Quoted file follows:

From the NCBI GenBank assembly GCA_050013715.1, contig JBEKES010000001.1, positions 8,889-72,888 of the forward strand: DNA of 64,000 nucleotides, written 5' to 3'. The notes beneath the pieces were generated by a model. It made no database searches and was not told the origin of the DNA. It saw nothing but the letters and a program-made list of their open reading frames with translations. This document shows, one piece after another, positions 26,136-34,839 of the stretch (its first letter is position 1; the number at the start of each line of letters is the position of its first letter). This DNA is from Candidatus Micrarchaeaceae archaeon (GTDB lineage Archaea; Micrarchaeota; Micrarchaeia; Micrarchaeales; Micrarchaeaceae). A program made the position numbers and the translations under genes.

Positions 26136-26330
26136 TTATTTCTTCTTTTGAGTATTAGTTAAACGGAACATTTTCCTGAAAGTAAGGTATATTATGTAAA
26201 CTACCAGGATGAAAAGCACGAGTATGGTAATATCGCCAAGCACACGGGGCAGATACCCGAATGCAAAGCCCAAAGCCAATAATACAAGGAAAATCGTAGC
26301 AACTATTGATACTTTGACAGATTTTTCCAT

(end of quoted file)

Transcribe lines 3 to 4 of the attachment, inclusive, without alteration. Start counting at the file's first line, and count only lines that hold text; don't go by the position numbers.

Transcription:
26136 TTATTTCTTCTTTTGAGTATTAGTTAAACGGAACATTTTCCTGAAAGTAAGGTATATTATGTAAA
26201 CTACCAGGATGAAAAGCACGAGTATGGTAATATCGCCAAGCACACGGGGCAGATACCCGAATGCAAAGCCCAAAGCCAATAATACAAGGAAAATCGTAGC